FIG. 1 is a block diagram showing a down link data path coupled to an up link data path depicting a digital phased lock loop (DPLL) according to this invention.

FIG. 2 consists of FIG. 2A to FIG. 2G, constituting a series of waveforms necessary to explain the operation of the invention.

FIG. 3 is a detailed block diagram of a frame detection circuit useful in implementing this invention.

FIG. 4 consists of FIG. 4A to FIG. 4G, constituting a series of waveforms necessary to explain the operation of FIG. 3.

FIG. 5 consists of FIGS. 5A to FIG. 5F are series of waveforms necessary to explain the operation of this invention.

FIG. 6 is a detailed block diagram of a timing circuit according to this invention.

FIG. 7 is a detailed block diagram Of a format circuit according to this invention.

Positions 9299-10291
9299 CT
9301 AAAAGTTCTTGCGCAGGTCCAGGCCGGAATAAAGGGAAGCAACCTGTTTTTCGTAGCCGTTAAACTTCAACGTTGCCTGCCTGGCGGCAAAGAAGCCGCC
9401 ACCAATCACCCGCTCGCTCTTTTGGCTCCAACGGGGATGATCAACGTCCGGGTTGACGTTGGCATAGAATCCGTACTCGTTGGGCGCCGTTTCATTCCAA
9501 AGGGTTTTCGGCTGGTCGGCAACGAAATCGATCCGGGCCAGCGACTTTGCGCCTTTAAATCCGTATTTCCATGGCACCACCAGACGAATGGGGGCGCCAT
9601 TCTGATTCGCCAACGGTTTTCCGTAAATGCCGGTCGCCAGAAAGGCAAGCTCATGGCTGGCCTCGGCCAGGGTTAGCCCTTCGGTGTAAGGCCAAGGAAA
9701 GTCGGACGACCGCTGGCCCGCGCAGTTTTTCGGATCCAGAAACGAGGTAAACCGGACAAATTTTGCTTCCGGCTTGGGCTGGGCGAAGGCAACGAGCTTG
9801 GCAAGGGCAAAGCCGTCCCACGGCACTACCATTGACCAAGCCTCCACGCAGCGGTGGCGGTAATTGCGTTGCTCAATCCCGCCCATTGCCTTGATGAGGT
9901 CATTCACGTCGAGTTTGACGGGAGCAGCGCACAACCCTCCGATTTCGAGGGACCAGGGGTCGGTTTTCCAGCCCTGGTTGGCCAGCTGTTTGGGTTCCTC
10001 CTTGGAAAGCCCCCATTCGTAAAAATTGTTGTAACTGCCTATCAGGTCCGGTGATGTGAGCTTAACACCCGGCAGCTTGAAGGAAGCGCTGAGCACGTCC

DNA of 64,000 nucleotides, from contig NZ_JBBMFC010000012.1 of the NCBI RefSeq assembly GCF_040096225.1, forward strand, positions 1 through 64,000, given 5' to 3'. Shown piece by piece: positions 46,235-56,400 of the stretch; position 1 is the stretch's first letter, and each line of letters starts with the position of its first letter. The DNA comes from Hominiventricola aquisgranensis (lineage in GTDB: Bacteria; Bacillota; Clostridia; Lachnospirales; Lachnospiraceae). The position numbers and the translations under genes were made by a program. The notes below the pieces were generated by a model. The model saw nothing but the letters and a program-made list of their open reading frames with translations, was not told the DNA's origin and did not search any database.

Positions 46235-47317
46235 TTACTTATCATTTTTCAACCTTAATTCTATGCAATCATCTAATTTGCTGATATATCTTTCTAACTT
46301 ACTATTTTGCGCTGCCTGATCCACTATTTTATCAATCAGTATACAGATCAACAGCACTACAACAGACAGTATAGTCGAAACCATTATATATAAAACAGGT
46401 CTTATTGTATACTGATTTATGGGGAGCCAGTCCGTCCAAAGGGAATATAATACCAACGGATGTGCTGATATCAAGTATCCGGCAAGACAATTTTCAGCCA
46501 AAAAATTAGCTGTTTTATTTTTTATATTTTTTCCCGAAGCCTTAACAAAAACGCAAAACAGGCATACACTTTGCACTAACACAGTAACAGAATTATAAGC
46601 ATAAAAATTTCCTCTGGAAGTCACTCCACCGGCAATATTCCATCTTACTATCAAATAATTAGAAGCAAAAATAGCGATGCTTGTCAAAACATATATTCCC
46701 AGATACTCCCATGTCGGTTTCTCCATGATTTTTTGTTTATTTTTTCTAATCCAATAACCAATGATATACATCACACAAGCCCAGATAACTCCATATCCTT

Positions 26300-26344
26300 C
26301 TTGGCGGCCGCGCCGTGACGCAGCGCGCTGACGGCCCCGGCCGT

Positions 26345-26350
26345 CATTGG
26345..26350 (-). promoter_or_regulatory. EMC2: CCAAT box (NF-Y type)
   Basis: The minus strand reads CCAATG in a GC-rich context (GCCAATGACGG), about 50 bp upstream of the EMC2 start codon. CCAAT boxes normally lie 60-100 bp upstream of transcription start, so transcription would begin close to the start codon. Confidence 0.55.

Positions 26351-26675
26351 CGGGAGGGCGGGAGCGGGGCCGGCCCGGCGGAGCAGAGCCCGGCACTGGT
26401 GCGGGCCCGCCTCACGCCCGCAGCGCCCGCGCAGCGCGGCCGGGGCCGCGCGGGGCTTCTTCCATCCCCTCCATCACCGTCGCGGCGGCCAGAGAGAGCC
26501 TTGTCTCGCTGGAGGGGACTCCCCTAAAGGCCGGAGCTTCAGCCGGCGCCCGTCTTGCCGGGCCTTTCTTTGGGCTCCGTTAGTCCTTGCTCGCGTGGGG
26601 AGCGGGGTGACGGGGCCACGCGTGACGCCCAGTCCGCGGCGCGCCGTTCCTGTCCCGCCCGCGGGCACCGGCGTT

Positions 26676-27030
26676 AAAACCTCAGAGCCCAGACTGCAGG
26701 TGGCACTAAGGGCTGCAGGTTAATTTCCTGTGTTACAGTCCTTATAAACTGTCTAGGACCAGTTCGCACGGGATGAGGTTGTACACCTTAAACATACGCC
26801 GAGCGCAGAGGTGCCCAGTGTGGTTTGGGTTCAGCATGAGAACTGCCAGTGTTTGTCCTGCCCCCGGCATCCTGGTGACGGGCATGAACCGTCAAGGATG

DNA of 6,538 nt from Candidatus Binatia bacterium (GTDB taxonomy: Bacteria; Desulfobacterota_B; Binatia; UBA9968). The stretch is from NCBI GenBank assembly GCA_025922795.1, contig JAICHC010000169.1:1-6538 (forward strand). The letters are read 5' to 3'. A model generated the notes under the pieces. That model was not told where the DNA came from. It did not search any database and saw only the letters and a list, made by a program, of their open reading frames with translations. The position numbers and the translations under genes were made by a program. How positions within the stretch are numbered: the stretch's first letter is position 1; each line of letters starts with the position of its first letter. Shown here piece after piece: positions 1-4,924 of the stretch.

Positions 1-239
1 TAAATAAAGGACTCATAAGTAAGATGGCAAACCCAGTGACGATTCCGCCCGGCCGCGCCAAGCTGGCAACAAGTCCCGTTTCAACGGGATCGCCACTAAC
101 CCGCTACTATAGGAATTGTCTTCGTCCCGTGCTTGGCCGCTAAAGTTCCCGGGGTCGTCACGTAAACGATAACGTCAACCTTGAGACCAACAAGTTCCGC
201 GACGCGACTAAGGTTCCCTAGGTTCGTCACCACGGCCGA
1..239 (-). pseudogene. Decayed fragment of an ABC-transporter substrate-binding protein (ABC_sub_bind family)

FIG. 8 consists of FIGS. 8A to FIG. 8K are series of waveforms useful in explaining the operation of the circuit of FIG. 6.

FIG. 9 consists of FIGS. 9A to 9G with FIGS. 9A to 9C constituting a series of waveforms, and FIG. 9D constituting a gate diagram necessary to generate the reset signal according to this invention, with FIGS. 9D to 9G constituting a series of waveforms necessary to explain operation of this invention.

FIG. 10 is a block diagram showing a timing circuit as, for example, the circuit depicted in FIG. 6 and used on the up link side of the system.

It is noted that the up link format circuit which is not shown can be the same as the down link format circuit shown in FIG. 7 or of a parallel to serial conversion formal circuit.